WASHINGTON - Juan Carlos Moreira, aka “Stokey” and “Stocky,” 30, a native of El Salvador who resided in Silver Spring, Md., pleaded guilty today to conspiracy to commit murder in aid of a racketeering enterprise known as MS-13, conspiracy to participate in racketeering, murder in aid of racketeering, witness tampering murder and assault with a dangerous weapon in aid of racketeering.
The guilty plea was announced by Assistant Attorney General Lanny A. Breuer of the Criminal Division; U.S. Attorney for the District of Maryland Rod J. Rosenstein; Special Agent in Charge Theresa R. Stoop of the Bureau of Alcohol, Tobacco, Firearms and Explosives (ATF) - Baltimore Field Division; Chief Roberto L. Hylton of the Prince George’s County Police Department; Special Agent in Charge Richard A. McFeely of the FBI; Special Agent in Charge William Winter of U.S. Immigration and Customs Enforcement; Chief J. Thomas Manger of the Montgomery County Police Department; and Chief Darien L. Manley of the Maryland National Capital Park Police.
According to Moreira’s plea agreement, he was a leader of the Sailor Locos Salvatruchos Westside (SLSW) clique of La Mara Salvatrucha, also known as MS-13, a gang composed primarily of immigrants or descendants of immigrants from El Salvador, with members operating throughout Prince George’s County and Montgomery County, Md., and elsewhere inside and outside of the United States. Moreira was born in El Salvador where he was “jumped in” to the SLSW clique. In 1998, Moreira entered the United States illegally and, along with four other people, founded the SLSW clique in Maryland in the summer of 2000. From that time until the summer of 2003, Moreira held the leadership position of “First Word” of the Maryland SLSW clique, which required him to lead clique meetings, represent the clique at general and regional meetings, direct the activities of the clique and pay dues.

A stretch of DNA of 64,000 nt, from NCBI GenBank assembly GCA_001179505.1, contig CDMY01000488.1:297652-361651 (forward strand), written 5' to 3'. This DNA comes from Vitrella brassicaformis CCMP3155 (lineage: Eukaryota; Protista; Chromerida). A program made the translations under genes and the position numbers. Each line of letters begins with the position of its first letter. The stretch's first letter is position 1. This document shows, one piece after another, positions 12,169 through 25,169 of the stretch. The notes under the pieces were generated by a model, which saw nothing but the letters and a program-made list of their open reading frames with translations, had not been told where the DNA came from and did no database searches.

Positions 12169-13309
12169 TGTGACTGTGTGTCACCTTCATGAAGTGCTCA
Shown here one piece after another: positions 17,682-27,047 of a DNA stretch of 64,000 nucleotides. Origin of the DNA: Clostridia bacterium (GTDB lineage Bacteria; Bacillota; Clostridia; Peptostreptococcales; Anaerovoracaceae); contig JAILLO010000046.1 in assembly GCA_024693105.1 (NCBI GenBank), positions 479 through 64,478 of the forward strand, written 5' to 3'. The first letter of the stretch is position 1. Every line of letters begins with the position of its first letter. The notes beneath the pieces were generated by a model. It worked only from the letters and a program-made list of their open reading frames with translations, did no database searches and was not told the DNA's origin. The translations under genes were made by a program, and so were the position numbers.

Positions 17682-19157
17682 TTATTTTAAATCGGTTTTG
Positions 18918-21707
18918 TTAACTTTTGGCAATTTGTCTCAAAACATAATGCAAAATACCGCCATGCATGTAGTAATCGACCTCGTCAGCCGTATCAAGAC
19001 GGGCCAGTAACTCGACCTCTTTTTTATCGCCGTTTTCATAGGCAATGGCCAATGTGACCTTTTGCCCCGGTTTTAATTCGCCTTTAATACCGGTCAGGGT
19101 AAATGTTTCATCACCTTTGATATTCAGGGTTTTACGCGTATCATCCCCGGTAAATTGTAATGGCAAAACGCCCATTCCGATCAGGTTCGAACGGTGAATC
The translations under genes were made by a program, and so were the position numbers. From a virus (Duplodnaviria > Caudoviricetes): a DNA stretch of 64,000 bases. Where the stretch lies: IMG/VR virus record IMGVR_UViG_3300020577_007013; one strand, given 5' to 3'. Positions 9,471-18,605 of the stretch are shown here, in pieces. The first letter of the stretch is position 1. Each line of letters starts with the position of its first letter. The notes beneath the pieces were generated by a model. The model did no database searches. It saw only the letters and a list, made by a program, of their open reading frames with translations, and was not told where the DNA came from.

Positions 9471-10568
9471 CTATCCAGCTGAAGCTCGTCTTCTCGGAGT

According to the statement of facts, Moreira and other members of SLSW stabbed an MS-13 member from a Virginia clique on Jan. 1, 2003, after Moreira and the other MS-13 member had a verbal confrontation at a party.